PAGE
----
New discovery to boost radiotherapy effectiveness
Cancer Research UK scientists have identified a gene that, once blocked, could
increase the effectiveness of radiotherapy on tumours, according to research
published in Cancer Research.
The team based at the Cancer Research UK/MRC Gray Institute for Radiation Oncology
and Biology at the University of Oxford carried out studies in samples of tumour
cells and healthy cells. They screened 200 genes involved in DNA damage repair
to identify potential new targets for drugs to improve radiotherapy effectiveness.
The scientists discovered that blocking the activity of a gene called POLQ
- which is switched on in cancer cells - increased the ability of radiotherapy
to destroy tumours.
This means the development of drugs to block POLQ would potentially increase
the effectiveness of radiotherapy without increasing the side effects of the
One of the lead authors Dr Geoff Higgins, a Cancer Research UK scientist at
the Gray Institute, said:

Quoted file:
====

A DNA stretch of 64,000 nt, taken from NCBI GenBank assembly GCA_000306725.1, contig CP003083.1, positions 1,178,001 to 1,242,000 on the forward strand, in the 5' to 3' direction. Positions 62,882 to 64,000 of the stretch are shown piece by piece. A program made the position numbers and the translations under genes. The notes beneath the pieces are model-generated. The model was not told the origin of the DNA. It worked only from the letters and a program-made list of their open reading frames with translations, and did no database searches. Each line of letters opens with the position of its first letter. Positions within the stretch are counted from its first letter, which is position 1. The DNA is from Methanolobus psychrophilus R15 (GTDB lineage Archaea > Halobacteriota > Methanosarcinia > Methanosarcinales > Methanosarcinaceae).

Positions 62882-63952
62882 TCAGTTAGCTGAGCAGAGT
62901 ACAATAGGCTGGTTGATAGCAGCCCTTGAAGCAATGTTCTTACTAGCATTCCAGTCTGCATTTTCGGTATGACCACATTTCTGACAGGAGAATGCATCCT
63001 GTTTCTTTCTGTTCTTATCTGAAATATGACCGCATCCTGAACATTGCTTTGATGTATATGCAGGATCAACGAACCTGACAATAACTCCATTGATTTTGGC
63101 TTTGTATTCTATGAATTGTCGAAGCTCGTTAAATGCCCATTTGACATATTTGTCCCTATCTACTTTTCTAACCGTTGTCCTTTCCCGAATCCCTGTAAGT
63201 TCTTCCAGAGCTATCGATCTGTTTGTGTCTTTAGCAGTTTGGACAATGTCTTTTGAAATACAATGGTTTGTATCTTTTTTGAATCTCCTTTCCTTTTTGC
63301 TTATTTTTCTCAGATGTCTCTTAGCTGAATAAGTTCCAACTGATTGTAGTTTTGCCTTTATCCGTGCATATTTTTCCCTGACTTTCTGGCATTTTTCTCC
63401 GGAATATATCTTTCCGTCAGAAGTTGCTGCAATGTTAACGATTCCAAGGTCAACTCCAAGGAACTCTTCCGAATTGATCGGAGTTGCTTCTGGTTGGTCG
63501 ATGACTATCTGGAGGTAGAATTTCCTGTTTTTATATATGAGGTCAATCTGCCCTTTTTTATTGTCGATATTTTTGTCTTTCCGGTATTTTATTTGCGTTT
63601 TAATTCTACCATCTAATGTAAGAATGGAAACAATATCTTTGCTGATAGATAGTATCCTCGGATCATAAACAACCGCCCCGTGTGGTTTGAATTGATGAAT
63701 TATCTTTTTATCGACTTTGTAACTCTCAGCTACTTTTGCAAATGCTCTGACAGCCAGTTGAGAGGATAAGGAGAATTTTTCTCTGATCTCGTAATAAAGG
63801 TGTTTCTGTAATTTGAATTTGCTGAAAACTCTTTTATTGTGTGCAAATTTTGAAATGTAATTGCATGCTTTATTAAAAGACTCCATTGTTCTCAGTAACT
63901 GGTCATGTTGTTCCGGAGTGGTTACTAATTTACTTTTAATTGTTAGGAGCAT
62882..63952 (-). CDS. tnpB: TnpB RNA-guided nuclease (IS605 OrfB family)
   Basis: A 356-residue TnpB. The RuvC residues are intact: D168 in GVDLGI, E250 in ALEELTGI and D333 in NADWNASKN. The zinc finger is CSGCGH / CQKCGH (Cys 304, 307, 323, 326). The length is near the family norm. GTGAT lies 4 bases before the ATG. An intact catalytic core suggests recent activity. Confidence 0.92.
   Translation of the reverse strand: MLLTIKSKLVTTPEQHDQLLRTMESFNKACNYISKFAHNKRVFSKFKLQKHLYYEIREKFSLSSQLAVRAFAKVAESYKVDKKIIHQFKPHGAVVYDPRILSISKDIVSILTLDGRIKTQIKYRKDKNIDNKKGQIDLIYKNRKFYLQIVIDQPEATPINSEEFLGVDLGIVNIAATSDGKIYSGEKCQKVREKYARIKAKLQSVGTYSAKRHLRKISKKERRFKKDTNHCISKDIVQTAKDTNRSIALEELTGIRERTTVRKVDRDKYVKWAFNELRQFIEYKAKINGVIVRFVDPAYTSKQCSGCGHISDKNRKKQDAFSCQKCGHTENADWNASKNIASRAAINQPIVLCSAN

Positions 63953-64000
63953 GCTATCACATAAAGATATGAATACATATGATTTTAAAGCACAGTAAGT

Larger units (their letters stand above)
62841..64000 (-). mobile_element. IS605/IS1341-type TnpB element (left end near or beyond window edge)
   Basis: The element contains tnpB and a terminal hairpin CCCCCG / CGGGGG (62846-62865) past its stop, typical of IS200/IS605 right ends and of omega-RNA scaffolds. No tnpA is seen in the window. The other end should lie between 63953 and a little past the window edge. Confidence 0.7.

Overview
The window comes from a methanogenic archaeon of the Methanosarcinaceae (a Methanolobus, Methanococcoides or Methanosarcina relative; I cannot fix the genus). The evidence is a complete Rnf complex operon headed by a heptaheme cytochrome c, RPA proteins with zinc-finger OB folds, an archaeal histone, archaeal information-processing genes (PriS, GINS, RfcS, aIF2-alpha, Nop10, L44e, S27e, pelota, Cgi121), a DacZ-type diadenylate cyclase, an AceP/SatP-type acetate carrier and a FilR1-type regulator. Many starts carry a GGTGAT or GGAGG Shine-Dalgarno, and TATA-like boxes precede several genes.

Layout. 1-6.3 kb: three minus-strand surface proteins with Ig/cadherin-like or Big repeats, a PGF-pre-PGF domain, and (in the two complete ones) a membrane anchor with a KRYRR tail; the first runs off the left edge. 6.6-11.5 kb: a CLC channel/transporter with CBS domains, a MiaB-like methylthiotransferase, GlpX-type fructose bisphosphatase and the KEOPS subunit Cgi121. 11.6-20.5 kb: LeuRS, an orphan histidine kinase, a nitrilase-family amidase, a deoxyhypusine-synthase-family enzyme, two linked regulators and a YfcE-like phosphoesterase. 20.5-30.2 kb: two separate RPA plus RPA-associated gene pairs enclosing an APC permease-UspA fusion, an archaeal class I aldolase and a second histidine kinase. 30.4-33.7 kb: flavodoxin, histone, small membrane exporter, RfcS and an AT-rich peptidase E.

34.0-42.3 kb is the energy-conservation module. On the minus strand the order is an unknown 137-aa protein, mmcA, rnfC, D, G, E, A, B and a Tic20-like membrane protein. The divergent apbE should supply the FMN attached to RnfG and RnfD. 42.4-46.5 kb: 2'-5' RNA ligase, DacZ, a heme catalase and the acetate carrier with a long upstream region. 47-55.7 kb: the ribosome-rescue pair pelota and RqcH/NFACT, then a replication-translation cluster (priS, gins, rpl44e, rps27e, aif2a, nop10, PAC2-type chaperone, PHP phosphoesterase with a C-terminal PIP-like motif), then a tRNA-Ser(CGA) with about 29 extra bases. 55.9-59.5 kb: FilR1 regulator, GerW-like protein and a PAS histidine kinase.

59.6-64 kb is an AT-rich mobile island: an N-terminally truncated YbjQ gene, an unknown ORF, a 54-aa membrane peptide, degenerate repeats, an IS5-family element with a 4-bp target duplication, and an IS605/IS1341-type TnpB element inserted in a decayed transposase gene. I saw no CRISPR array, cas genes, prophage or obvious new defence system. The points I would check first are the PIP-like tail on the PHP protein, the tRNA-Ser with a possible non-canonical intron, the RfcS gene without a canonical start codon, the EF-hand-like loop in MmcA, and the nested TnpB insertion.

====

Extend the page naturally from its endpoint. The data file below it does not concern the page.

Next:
" We've sieved through a vast pool of promising genetic information
and identified a gene that could potentially be targeted by drugs to improve
the effectiveness of radiotherapy.
There are many different types of cancer and tumours can differ widely
in the way they respond to radiotherapy - but the reasons for these differences
are largely unknown. Our research identified a gene that enables tumour cells
to survive radiotherapy. Blocking the activity of this gene resulted in a
greater number of tumour cells dying after radiotherapy and provides new avenues
Radiotherapy is a key aspect of cancer care. Many thousands of cancer patients
will have some form of radiotherapy as part of their treatment and it is estimated
to contribute to 40% of cases where cancer is eliminated.
The Cancer Research UK Gray Institute for Radiation Oncology Cancer Research
in Oxford is the world's largest and most comprehensive centre for research
in radiation oncology. The centre is researching aspects of radiobiology that
could yield new advances in radiation treatment of patients with cancer.
Professor Gillies McKenna, director of the institute, said:
" The next stage is to translate this discovery into a treatment
that will benefit patients. It is incredibly exciting to think that scientists
may be able to develop something as simple as a pill to improve radiotherapy
treatment and increase survival from a wide range of cancers."
Dr Lesley Walker, director of cancer information at Cancer Research UK, said:
" Radiotherapy is a really important tool in the box of treatments
to beat cancer. Around four in ten people with cancer will have radiotherapy
as part of their treatment which is why we are investing heavily in research
into the most effective ways to deliver it."